The famous answer given by Ibn Ezra (12th century CE) goes as follows.  First, nobody seriously desires that which it is impossible for anyone to have.  A peasant doesn’t desire to marry a princess; he knows she’s completely out of reach.  Second, and this is the major point of the argument, we have to understand that each of us is put on this earth by Gd for a specific purpose, unique to each individual, and is given the tools appropriate to completing that mission.  Since no two missions are identical (even for identical twins!), no two people get exactly the same set of tools.  The tools I was given will help me complete my mission, but will not help you complete yours, and vice versa.  Ibn Ezra tells us that we must train ourselves to see (and not just intellectually understand) other people’s property as something that it is impossible for us to have, or at least to get any kind of blessing from.  When that happens, point one will snuff out any desire we have for someone else’s “stuff'” before it even arises in our minds.

What comes out of this consideration is that envy is not just a bad character trait, it is a theological problem of major significance.  It is nothing less than a substitution of our own sense of what is right for Gd’s Knowledge, and that is a kind of arrogance that, looked at logically, is quite astounding!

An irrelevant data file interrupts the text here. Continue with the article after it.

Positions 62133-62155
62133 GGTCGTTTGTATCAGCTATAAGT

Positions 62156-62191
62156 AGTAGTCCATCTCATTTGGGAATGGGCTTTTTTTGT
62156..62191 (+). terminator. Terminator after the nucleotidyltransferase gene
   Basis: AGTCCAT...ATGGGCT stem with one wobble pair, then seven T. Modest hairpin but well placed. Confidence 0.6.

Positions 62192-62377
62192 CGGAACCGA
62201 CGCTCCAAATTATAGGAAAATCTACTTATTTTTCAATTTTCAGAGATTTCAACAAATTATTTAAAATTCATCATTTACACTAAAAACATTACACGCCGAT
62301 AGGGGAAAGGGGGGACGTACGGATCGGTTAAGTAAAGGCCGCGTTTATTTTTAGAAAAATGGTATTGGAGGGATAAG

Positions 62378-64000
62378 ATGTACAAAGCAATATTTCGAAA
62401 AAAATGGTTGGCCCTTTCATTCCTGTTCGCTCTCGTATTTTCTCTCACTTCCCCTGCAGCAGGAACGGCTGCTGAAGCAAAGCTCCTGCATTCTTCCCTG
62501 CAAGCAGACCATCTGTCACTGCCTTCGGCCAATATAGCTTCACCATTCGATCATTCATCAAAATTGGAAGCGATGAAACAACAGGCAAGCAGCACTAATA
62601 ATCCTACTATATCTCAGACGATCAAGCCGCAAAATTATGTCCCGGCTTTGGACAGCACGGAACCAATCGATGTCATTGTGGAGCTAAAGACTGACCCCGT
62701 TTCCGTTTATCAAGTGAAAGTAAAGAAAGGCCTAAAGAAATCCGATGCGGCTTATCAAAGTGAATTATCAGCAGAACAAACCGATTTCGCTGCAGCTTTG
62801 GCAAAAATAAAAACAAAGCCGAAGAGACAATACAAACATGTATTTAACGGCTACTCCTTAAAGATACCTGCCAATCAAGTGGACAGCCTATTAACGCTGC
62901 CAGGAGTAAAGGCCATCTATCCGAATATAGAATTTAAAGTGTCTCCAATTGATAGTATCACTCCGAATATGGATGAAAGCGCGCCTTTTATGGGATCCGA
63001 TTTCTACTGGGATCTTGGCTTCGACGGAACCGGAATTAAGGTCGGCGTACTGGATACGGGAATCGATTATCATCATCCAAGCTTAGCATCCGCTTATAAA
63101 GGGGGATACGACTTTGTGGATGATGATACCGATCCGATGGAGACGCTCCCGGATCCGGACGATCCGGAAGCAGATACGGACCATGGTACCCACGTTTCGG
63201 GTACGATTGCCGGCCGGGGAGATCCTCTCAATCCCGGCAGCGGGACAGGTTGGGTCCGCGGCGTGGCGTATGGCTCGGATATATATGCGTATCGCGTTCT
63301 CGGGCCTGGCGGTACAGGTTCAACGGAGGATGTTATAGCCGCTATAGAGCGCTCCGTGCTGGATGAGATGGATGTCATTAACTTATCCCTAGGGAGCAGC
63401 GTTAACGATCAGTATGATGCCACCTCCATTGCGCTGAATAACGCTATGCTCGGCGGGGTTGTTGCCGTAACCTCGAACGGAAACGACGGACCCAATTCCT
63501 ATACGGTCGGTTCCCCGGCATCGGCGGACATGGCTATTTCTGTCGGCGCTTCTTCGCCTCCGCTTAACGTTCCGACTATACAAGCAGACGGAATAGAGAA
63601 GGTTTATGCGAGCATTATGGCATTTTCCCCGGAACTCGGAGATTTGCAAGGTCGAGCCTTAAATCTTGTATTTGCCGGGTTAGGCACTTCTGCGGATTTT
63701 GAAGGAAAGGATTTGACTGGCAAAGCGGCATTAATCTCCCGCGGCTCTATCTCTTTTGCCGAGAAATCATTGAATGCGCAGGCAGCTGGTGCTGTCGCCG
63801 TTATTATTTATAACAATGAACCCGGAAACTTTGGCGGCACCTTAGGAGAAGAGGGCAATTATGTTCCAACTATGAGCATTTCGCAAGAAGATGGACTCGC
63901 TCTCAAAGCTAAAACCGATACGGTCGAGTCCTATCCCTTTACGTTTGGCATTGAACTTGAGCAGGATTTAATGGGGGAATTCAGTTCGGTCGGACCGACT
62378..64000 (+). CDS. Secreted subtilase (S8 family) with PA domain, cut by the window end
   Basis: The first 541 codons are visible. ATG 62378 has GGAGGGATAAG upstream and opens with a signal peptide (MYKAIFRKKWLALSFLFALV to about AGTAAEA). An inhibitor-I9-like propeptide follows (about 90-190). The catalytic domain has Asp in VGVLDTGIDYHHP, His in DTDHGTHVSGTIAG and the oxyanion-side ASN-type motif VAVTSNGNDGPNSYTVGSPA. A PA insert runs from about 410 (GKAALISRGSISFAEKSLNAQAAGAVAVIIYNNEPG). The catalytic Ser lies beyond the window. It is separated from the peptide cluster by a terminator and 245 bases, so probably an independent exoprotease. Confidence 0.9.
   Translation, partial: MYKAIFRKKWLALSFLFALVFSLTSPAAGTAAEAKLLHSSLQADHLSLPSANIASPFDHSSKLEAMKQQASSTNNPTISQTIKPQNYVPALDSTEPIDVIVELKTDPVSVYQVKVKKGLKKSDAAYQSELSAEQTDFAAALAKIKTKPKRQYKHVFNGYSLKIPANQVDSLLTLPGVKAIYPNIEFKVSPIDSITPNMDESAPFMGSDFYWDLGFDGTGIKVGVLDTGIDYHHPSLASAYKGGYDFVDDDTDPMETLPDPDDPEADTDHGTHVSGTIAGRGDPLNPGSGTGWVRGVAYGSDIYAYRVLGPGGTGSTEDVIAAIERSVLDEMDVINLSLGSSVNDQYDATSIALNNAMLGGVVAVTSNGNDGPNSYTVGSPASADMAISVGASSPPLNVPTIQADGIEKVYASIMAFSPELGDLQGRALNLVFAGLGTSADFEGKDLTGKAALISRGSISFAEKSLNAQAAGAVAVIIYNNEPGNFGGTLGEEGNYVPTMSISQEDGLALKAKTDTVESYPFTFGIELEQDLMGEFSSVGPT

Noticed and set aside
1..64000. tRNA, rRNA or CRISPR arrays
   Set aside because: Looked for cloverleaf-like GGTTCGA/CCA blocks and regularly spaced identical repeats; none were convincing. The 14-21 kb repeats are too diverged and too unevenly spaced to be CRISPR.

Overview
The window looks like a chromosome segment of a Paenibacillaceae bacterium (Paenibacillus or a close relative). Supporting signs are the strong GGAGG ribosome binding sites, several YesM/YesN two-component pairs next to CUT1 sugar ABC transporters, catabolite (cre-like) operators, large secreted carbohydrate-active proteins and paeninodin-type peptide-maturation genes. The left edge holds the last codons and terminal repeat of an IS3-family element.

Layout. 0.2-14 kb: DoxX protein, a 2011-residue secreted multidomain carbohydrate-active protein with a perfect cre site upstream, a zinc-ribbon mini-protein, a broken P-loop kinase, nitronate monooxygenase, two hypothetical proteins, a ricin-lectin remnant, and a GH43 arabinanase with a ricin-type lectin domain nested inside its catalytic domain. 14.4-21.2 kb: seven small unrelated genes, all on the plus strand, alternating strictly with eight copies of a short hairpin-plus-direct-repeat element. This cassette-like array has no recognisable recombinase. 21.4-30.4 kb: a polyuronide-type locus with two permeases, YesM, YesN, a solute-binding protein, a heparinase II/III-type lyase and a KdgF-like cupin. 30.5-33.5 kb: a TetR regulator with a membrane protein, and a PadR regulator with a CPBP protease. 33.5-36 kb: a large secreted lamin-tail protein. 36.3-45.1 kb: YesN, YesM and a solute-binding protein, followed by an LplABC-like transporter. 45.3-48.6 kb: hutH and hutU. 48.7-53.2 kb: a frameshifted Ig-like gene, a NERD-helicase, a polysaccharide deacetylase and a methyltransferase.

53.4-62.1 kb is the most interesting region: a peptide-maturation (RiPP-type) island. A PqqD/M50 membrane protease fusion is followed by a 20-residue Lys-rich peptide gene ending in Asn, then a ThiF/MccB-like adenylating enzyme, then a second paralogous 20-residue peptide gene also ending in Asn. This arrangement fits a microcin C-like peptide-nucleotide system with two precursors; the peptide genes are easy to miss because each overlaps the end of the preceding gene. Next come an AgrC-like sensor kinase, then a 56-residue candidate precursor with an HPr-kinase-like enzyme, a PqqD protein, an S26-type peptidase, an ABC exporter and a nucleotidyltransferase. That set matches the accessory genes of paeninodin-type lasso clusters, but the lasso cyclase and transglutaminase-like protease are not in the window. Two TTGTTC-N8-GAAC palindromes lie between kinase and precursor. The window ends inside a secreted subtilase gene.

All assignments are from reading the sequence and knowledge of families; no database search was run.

Furthermore, as Mesillat Yesharim points out, it is an extremely poor life strategy.  Envy does not gain you anything, nor does it cost the object of your envy anything.  All it does is make you miserable, and generally makes everyone around you miserable too.  And, he points out, it actually prevents you from enjoying the blessings you already have.

I think the basic problem behind the scourge of envy is this: we normally view the world in terms of a zero-sum game.  Whatever he has, I don’t have.  Resources are limited, energy is limited, time and life are limited.  But if the universe comes from an infinite Gd, how can anything truly be limited?  Now we do speak of Gd’s having “contracted” Himself in order to “leave room” for finite things in a finite creation, but that is just a way of speaking, a metaphor for those of us who are stuck with a finite perspective on things.

Perhaps a better analogy is the relation of waves to the ocean.  The ocean is infinite and unbounded, while the waves are bounded in time and space.  Yet the waves are no different from the ocean in their essential nature – they are the ocean in motion, the water rising and falling, yet never being detached from its source.  In the same way, our minds, our bodies, our environment, all are nothing other than Gd, appearing to us in a dynamic mode.  But all of this that we see, and all of what we are inside as well, is nothing other than infinity.  Our forefather Ya’akov told his brother, Esau, “I have everything.”  How could Ya’akov have “everything”?  He had everything because he was everything!